In 1980 an upgraded model, the GDF-002 was produced, which featured an improved sight, and the ability to be directed by an off-gun digital control system. A few years later a third version of the system was being produced, the GDF-003, which was broadly similar to the GDF-002, but included some enhancements like self-lubricating weapons and integrated protective covers.

In 1985 a further upgraded model was produced, the GDF-005, which was introduced, featuring the Gunking 3D computer-controlled sight with an integrated laser range-finder and digital control system. The GDF-005 also introduced an automated ammunition-handling system, which eliminated the need for the two reloaders, reducing the crew from 3 to 1.[2]

The guns are usually transported by a 5-tonne 6×6 truck.

KD series cannons

An Austrian GDF-005 (FIAK85) gun system. Note the muzzle velocity measuring device on the muzzle of each gun

Development of the KD series cannon began around 1952 soon after Oerlikon calculated that 35 mm was the optimum calibre for an anti-aircraft gun. The KD series cannons were a design adapted from the post-war 20 mm KAA 204 Gk cannon. Several designs were developed, including a water-cooled design, designated Mk 352, which was tested by the U.S. Navy. The final design was the Mk 323, which was developed in two variants, a belt-fed version the KDA, and a linkless version the KDC, fed by seven-round clips. Both designs are gas-operated, with a propped-lock locking system.[3]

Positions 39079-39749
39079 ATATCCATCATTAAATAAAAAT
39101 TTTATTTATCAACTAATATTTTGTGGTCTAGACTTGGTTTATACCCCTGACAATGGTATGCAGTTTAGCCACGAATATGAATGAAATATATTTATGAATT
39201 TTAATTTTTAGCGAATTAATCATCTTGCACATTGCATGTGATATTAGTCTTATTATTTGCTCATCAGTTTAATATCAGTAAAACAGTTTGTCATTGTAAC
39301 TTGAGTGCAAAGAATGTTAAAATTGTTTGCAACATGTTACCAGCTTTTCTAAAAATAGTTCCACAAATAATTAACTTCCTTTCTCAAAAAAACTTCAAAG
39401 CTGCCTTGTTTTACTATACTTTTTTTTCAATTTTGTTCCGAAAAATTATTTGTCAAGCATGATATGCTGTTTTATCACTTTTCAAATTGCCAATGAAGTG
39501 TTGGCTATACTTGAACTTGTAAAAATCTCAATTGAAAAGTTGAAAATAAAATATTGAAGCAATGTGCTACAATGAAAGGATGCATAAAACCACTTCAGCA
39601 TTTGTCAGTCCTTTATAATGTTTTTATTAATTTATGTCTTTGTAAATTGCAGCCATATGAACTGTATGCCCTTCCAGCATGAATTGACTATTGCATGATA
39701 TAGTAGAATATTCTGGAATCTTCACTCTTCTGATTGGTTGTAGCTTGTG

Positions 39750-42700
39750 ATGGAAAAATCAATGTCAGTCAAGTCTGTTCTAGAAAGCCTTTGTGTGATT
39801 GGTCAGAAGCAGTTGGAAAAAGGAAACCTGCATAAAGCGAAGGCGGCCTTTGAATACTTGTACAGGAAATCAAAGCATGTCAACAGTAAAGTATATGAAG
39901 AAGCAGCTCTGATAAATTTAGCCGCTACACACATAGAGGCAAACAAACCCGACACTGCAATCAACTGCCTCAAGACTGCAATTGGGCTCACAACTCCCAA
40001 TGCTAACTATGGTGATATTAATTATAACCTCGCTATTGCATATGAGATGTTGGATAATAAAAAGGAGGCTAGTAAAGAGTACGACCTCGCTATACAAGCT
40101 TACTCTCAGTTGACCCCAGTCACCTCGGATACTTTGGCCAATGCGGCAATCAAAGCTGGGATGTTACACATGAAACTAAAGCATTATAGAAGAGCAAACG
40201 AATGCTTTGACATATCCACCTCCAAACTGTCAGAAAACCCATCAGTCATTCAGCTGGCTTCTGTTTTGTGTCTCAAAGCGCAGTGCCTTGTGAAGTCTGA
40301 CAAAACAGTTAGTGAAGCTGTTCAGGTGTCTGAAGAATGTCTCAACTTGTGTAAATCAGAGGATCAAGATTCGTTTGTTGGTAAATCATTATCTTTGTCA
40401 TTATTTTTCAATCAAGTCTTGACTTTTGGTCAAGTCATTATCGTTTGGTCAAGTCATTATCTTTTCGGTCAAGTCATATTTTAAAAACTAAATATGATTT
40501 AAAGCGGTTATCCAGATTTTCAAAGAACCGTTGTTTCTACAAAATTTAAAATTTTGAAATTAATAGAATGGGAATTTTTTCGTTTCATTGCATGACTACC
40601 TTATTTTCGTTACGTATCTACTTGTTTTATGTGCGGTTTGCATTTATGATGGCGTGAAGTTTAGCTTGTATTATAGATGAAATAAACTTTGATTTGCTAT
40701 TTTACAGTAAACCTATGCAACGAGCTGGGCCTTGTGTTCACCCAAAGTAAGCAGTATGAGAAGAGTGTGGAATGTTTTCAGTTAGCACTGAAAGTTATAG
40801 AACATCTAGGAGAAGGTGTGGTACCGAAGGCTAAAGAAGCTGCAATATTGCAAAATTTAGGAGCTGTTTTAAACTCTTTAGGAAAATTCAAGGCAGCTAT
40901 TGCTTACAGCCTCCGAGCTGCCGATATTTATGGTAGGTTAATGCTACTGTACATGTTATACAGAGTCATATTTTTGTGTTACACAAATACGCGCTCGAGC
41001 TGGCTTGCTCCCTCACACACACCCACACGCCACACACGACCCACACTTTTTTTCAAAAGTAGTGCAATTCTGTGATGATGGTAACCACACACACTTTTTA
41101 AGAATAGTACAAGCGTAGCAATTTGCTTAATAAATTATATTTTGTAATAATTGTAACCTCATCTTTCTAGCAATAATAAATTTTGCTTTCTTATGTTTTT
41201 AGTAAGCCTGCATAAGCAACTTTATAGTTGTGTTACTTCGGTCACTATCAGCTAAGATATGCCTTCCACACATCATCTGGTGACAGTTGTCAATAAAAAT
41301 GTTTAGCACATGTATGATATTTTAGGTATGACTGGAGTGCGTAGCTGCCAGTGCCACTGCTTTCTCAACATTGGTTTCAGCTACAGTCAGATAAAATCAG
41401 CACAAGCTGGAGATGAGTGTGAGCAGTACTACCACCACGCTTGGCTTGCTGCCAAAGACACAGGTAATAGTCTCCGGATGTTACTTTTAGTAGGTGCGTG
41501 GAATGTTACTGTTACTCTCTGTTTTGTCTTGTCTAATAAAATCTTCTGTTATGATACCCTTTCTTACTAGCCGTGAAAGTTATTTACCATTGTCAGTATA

Super Fledermaus

The Super Fledermaus fire control system was designed and built by the then separate Contraves company. It consists of a four-wheeled towed trailer with an E/F band pulse doppler search radar with a range of around 15 km and a pulse doppler tracking radar operating in the J band, also with a range of 15 km. It was also used as the fire control system on the Gepard SPAAG.